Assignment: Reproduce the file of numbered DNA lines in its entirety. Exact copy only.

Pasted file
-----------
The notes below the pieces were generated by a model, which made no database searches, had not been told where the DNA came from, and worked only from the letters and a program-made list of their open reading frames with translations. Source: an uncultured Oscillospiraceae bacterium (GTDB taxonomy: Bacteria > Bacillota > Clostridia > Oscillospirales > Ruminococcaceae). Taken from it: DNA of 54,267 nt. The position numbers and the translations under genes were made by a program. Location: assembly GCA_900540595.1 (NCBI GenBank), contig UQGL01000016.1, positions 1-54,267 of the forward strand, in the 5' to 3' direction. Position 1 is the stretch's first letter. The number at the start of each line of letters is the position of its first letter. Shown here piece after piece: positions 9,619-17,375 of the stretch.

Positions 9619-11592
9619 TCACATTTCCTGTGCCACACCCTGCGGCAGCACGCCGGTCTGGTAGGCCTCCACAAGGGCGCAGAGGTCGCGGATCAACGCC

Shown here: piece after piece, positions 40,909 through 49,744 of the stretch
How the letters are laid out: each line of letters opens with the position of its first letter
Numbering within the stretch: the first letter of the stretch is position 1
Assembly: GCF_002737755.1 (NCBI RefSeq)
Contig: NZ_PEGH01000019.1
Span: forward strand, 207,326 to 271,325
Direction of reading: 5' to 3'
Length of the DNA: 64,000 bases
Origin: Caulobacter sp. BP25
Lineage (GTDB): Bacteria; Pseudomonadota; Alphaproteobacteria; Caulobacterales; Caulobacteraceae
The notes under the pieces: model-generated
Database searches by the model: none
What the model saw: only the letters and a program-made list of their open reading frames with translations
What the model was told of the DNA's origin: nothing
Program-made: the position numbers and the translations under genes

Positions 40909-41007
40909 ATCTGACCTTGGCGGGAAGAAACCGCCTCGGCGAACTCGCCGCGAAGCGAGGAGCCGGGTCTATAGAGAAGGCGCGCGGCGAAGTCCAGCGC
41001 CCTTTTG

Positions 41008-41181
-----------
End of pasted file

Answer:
The notes below the pieces were generated by a model, which made no database searches, had not been told where the DNA came from, and worked only from the letters and a program-made list of their open reading frames with translations. Source: an uncultured Oscillospiraceae bacterium (GTDB taxonomy: Bacteria > Bacillota > Clostridia > Oscillospirales > Ruminococcaceae). Taken from it: DNA of 54,267 nt. The position numbers and the translations under genes were made by a program. Location: assembly GCA_900540595.1 (NCBI GenBank), contig UQGL01000016.1, positions 1-54,267 of the forward strand, in the 5' to 3' direction. Position 1 is the stretch's first letter. The number at the start of each line of letters is the position of its first letter. Shown here piece after piece: positions 9,619-17,375 of the stretch.

Positions 9619-11592
9619 TCACATTTCCTGTGCCACACCCTGCGGCAGCACGCCGGTCTGGTAGGCCTCCACAAGGGCGCAGAGGTCGCGGATCAACGCC

Shown here: piece after piece, positions 40,909 through 49,744 of the stretch
How the letters are laid out: each line of letters opens with the position of its first letter
Numbering within the stretch: the first letter of the stretch is position 1
Assembly: GCF_002737755.1 (NCBI RefSeq)
Contig: NZ_PEGH01000019.1
Span: forward strand, 207,326 to 271,325
Direction of reading: 5' to 3'
Length of the DNA: 64,000 bases
Origin: Caulobacter sp. BP25
Lineage (GTDB): Bacteria; Pseudomonadota; Alphaproteobacteria; Caulobacterales; Caulobacteraceae
The notes under the pieces: model-generated
Database searches by the model: none
What the model saw: only the letters and a program-made list of their open reading frames with translations
What the model was told of the DNA's origin: nothing
Program-made: the position numbers and the translations under genes

Positions 40909-41007
40909 ATCTGACCTTGGCGGGAAGAAACCGCCTCGGCGAACTCGCCGCGAAGCGAGGAGCCGGGTCTATAGAGAAGGCGCGCGGCGAAGTCCAGCGC
41001 CCTTTTG

Positions 41008-41181